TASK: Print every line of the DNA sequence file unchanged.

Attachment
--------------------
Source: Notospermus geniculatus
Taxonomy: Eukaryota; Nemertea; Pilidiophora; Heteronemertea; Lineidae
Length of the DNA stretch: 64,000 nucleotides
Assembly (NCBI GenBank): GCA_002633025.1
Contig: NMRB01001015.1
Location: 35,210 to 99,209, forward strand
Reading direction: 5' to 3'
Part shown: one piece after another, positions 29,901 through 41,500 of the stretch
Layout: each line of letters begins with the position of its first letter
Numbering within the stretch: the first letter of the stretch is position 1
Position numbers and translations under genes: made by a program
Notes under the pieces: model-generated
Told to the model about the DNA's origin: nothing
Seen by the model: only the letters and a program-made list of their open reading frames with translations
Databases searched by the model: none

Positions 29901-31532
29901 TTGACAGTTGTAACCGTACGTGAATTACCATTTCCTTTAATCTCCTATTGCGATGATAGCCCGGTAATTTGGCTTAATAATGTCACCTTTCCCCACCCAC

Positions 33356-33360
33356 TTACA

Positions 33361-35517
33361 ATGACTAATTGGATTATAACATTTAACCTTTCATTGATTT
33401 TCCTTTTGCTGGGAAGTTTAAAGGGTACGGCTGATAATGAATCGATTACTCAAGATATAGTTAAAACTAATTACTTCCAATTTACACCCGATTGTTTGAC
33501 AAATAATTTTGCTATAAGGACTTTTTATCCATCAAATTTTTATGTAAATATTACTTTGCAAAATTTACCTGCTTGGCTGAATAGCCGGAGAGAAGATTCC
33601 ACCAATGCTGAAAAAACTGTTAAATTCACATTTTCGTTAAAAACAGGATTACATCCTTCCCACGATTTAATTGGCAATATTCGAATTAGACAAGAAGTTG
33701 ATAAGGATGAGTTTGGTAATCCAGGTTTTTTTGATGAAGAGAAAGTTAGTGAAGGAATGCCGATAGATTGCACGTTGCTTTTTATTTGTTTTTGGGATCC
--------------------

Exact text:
Source: Notospermus geniculatus
Taxonomy: Eukaryota; Nemertea; Pilidiophora; Heteronemertea; Lineidae
Length of the DNA stretch: 64,000 nucleotides
Assembly (NCBI GenBank): GCA_002633025.1
Contig: NMRB01001015.1
Location: 35,210 to 99,209, forward strand
Reading direction: 5' to 3'
Part shown: one piece after another, positions 29,901 through 41,500 of the stretch
Layout: each line of letters begins with the position of its first letter
Numbering within the stretch: the first letter of the stretch is position 1
Position numbers and translations under genes: made by a program
Notes under the pieces: model-generated
Told to the model about the DNA's origin: nothing
Seen by the model: only the letters and a program-made list of their open reading frames with translations
Databases searched by the model: none

Positions 29901-31532
29901 TTGACAGTTGTAACCGTACGTGAATTACCATTTCCTTTAATCTCCTATTGCGATGATAGCCCGGTAATTTGGCTTAATAATGTCACCTTTCCCCACCCAC

Positions 33356-33360
33356 TTACA

Positions 33361-35517
33361 ATGACTAATTGGATTATAACATTTAACCTTTCATTGATTT
33401 TCCTTTTGCTGGGAAGTTTAAAGGGTACGGCTGATAATGAATCGATTACTCAAGATATAGTTAAAACTAATTACTTCCAATTTACACCCGATTGTTTGAC
33501 AAATAATTTTGCTATAAGGACTTTTTATCCATCAAATTTTTATGTAAATATTACTTTGCAAAATTTACCTGCTTGGCTGAATAGCCGGAGAGAAGATTCC
33601 ACCAATGCTGAAAAAACTGTTAAATTCACATTTTCGTTAAAAACAGGATTACATCCTTCCCACGATTTAATTGGCAATATTCGAATTAGACAAGAAGTTG
33701 ATAAGGATGAGTTTGGTAATCCAGGTTTTTTTGATGAAGAGAAAGTTAGTGAAGGAATGCCGATAGATTGCACGTTGCTTTTTATTTGTTTTTGGGATCC